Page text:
Look to the Antarctic where global
warming is causing glaciers to move more quickly to the ocean where they break
into icebergs and raise sea levels. The Antarctic has enough ice to raise sea
levels 20 feet worldwide. The current accelerated movement is expected to raise
sea levels by about 2 feet, a “slow motion catastrophe for places like
And look to the
So while the world burns, what do leaders of the capitalist world order do?
The Kyoto Protocol calls for the reduction of six greenhouse gases to 7% below the 1990 level of emissions. The goal is to be achieved by a target date of 2012. The reductions from the Kyoto Protocol are only a fraction (by one estimate, 1/40th) of what is needed to halt global warming. Still, the treaty is praised by corporate media as a first step that provides a framework for making additional reductions in the future.
So while we face one of the gravest crises in human history, members of the ruling class fiddle around with different approaches. Don’t get me wrong. I think that every concrete step toward a sustainable world is good. But they are taking baby steps when what we need is a lot of jogging at a brisk pace.
For me the most interesting
approach is perhaps that of Ford Motor Corporation (an approach also shared by
William Clay Ford Jr. is an environmentalist and one of the more farsighted members of the ruling class. He represents a group of capitalists that know how serious the environmental crisis is and that plan on helping capitalism survive the crisis. (The directors of Swiss Reinsurance, one of the largest insurance companies in the world, are also representative of this group.) The most thoughtful academic proponents of this view are Paul Hawkins, Amory Lovins, and L. Hunter Lovins, in their book Natural Capitalism: Creating the Next Industrial Revolution (published by Little Brown and Company in 1999).
I would argue that there are two problems with this approach. First, while capitalism may survive, a lot of people and entire species will not. Second, this assumes that environmental destruction is an accidental byproduct of capitalism rather than intrinsic to the drive for profits and the periodic crises of overproduction.
While the computer models are not perfectly accurate and many things are still unknown (for instance, will the rate of increase in CO2 stay constant or start to accelerate geometrically? Will the increase in global warming trigger a feedback mechanism that brings about a new ice age?), they clearly indicate that the so-called third world is going to get hit hard. The capitalists may be willing to live with 2 to 3 billion deaths from flooding, droughts, hurricanes, heat waves, and crop failures, but I am not. Many of these deaths will be in the third world; almost all of them will be poor or working class.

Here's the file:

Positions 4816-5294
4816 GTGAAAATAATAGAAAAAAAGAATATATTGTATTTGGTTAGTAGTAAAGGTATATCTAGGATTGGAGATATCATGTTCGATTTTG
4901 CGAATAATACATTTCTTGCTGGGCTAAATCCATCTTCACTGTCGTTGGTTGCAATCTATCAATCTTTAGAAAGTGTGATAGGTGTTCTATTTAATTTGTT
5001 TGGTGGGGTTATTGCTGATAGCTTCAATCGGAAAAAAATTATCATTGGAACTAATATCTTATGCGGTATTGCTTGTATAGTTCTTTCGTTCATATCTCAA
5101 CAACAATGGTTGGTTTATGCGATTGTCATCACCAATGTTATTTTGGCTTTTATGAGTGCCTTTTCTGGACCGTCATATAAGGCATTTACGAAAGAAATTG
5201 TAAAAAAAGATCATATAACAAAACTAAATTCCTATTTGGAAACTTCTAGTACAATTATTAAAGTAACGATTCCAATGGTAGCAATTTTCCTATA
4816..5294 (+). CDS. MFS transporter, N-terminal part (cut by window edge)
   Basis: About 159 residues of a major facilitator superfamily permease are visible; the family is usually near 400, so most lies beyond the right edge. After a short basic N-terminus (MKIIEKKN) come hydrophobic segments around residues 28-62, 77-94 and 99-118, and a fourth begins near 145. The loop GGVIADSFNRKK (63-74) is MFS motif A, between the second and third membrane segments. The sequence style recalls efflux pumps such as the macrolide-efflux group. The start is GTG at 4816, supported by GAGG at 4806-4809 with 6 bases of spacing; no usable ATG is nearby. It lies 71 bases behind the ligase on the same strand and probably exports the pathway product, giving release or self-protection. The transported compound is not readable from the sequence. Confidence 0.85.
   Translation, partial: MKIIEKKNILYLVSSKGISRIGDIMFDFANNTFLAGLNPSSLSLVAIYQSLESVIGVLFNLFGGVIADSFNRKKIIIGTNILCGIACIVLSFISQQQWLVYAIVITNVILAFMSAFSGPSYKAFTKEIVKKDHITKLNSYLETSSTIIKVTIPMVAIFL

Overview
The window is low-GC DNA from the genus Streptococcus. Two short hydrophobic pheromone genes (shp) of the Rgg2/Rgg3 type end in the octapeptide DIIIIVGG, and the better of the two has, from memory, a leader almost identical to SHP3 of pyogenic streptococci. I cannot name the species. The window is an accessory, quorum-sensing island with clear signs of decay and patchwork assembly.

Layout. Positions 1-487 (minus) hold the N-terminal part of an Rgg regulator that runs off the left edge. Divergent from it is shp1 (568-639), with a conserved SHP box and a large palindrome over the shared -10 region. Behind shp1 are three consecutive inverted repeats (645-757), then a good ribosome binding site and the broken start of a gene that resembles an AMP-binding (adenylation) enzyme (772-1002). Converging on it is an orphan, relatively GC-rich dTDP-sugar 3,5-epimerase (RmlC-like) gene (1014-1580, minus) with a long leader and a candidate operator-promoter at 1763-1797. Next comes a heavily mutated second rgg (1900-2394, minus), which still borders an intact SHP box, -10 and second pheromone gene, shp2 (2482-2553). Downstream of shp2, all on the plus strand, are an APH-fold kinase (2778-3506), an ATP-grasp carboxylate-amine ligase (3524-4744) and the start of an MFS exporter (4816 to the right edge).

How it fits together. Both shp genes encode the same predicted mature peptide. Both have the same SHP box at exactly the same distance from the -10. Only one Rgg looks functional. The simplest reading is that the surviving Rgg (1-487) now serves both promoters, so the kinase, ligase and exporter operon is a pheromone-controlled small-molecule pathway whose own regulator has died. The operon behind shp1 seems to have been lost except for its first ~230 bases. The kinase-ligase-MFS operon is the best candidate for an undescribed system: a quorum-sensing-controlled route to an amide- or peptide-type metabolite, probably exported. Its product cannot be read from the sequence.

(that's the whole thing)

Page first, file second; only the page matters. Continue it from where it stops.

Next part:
Is environmental destruction an accidental byproduct of capitalism? Many mainstream environmentalists would have you think so. Environmental destruction is often depicted as caused by inappropriate technology and moral failings. If only we had better technology, and if only we made moral choices as consumers, we would have a sustainable society. Marxists reject this position and with good reason. The entire history of capitalism shows that the intensification of exploitation, both of labor and the natural world, is intrinsic to the system. Capital is driven by profit, not by human needs. Capitalism must constantly expand; creating artificial needs to overcome its periodic accumulation crises. As an economic system it is insatiable, like a starving vampire continually sucking blood from workers and the natural world.
The kind of environmental destruction we are witnessing on a world scale is caused by capitalism. This environmental destruction will not end until we replace the world capitalist system with a democratic, sustainable socialism.
The author can be reached at firstname.lastname@example.org